A nonprofit board of directors can make or break an organization, particularly in times of economic stress or at organizational transition points. Even during "normal" periods, the board is ultimately responsible for an organization's financial stewardship, level of transparency, accountability and risk management, overall mission, strategic direction, and performance.
The nation's more than 75,000 grantmaking foundations distributed nearly $43 billion in grants last year, according to data reported by the Foundation Center. In 2007, foundations in the New York metro area alone distributed nearly $8.4 billion in grants worldwide. Government, too, is a large source of funds for many nonprofits. The City of New York, according to The New York Times, awards nonprofits $4 billion in competitive contracts each year.
Given the magnitude of these investments it's fair to say that funders, whether they're foundations, government agencies, corporations, or individual donors, have a vested interest in the governance of the nonprofits they support.
Despite the billions of dollars distributed to nonprofits each year, and the tremendous influence that a board can exert over an organization, many funders are not certain about how to address the topic of governance with their grantees. Many grantmakers decide not to devote much attention to how the board is actually functioning. Such grantmakers may see themselves as outside investors in the nonprofit's mission, electing instead to defer to the board regarding internal governance matters.
Other funders take a more active role, offering, for example, technical assistance designed to evaluate and improve board performance. A smaller number of grantmakers may take an even more hands on approach, working directly with the grantee on developing its board, or even recommending specific individuals as possible members.
Each of these approaches is understandable, and there is no "right" way for a grantmaker to deal with the governance of its grantees. The grantor-grantee relationship, and the power dynamic it implies, can be a delicate one, and most grantmakers make efforts not to be perceived as heavy-handed, especially when it comes to control issues such as governance.
As a result, most nonprofit boards are left to their own devices. Generally, this is how it should be, and how the legal framework envisions nonprofit governance: the board of directors is provided broad parameters and granted much discretion. This degree of latitude, this ability to make independent decisions that will contribute to an enterprise's success or failure, closely resembles the authority given to directors of private sector corporations.
Decisions made by the directors of public corporations, in contrast, are largely issued within a system of checks and balances: shareholders and their advocates, the financial press, rating agencies, and the private sector equivalent of the grantmaker, the institutional investor. Admittedly, portions of this system failed to provide adequate protection, as evidenced by the current economic crisis - the worst recession since the Great Depression. But the fact remains that the system of checks and balances generally succeeds in informing and sharpening corporate decision-making in the private sector.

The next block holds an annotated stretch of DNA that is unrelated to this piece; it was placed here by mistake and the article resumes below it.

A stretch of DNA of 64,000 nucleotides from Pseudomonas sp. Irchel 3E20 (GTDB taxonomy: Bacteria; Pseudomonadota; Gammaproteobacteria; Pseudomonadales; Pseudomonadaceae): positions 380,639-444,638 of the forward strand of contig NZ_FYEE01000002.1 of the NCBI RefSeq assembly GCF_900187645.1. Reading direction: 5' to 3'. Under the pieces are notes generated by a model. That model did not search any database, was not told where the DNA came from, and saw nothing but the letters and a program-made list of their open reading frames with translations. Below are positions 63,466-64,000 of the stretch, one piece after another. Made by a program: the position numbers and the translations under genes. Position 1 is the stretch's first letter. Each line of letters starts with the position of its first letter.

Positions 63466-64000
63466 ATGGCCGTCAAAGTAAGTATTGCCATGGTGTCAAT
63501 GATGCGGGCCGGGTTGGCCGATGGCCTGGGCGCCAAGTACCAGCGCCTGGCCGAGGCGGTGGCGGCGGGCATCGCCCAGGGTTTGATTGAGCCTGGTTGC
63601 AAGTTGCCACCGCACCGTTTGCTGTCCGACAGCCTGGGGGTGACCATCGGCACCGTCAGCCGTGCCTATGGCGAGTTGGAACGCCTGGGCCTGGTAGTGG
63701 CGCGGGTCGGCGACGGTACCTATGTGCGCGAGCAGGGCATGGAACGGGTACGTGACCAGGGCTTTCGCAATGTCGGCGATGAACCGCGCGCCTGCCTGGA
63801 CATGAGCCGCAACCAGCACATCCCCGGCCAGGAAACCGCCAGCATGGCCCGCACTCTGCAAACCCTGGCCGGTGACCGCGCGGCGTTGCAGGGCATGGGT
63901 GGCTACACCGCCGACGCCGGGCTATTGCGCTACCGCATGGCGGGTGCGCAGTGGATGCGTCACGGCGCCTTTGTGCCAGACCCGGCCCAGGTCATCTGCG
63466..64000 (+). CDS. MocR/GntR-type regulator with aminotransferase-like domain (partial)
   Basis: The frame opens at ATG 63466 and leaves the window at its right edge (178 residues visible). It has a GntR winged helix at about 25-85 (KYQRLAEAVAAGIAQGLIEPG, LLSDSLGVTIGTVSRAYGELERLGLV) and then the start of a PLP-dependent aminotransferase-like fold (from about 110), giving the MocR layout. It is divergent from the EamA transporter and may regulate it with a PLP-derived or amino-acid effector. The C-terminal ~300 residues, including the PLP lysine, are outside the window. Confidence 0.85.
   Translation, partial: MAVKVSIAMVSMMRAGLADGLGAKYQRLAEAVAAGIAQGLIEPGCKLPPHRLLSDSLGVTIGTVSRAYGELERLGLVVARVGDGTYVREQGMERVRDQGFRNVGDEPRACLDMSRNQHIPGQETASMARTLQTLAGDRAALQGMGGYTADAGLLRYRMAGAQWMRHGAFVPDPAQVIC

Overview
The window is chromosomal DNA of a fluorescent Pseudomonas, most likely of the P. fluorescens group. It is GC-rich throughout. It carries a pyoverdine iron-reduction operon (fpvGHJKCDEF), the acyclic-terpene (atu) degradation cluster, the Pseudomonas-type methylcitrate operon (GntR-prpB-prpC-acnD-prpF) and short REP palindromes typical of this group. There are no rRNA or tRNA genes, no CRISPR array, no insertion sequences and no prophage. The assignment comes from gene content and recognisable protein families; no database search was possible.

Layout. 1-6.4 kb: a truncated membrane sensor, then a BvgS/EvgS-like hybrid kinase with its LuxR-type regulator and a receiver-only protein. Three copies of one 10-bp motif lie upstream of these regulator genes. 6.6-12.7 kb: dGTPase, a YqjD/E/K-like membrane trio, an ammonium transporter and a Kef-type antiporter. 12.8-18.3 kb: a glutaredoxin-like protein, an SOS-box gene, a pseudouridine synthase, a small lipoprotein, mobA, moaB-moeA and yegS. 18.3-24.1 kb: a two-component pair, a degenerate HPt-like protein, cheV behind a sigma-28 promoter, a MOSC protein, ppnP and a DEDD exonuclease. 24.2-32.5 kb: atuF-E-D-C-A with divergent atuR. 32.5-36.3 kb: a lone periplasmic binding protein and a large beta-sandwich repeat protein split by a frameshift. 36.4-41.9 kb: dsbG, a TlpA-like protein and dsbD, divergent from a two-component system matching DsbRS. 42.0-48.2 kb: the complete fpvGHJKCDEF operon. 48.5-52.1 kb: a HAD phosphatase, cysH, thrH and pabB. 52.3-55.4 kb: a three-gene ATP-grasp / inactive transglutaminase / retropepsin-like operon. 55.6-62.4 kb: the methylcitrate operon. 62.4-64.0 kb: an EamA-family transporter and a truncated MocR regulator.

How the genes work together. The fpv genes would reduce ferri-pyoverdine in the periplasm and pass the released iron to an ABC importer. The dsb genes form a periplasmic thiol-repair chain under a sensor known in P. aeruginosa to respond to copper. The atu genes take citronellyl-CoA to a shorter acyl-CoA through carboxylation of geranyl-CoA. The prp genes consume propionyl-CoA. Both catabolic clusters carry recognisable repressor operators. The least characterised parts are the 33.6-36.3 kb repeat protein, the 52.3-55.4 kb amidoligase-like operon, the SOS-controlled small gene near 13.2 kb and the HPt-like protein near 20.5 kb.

No comparable system of checks and balances exists for exempt organizations. It should come as no surprise, therefore, that certain venture philanthropists go so far as to place foundation representatives on grantee boards in an attempt to impose checks on nonprofit decision-making. This tactic, however, is neither sustainable nor acceptable to the vast majority of grantmakers.
In an attempt to provide grantmakers and grantees with a solution to improving nonprofit governance in a manner that respects both the nonprofit's autonomy and the grantmaker's legitimate interest in good governance, United Way of New York City developed BoardServeNYC.
Launched last October after extensive consultation with grantmakers, nonprofits and governance experts from the public and private sectors, this initiative provides an intermediary service, to which a grantmaker can refer its grantees without directly inserting itself into the grantee's governance issues.
Any nonprofit located in New York City can visit www.boardservenyc.org and apply. If accepted, the nonprofit is invited to an intensive training session that addresses board development and provides performance improvement tools. Once the nonprofit completes the training, it becomes eligible to recruit new board members from the BoardServeNYC pool. These candidates, numbering over 300 (and growing), are a diverse group of professionals who wish to join and help strengthen local nonprofit boards. Each candidate must apply to BoardServeNYC, undergo a screening process, and if admitted, participate in a comprehensive training in preparation for effective governance.
Once the nonprofits and board candidates have finished their respective trainings, they are only then eligible to interact with one another. To facilitate this, BoardServeNYC organizes large-scale in-person board recruitment events every other month, and provides a password-protected online registry, where both nonprofits and candidates can quickly and conveniently search for suitable matches and initiate contact.
Closing the gap between what grantmakers would like their grantees' governance to be, and what that governance actually is, is not an easy task, but we believe that BoardServeNYC is a big step in the right direction.
This blog is adapted from a column originally written for Philanthropy New York.
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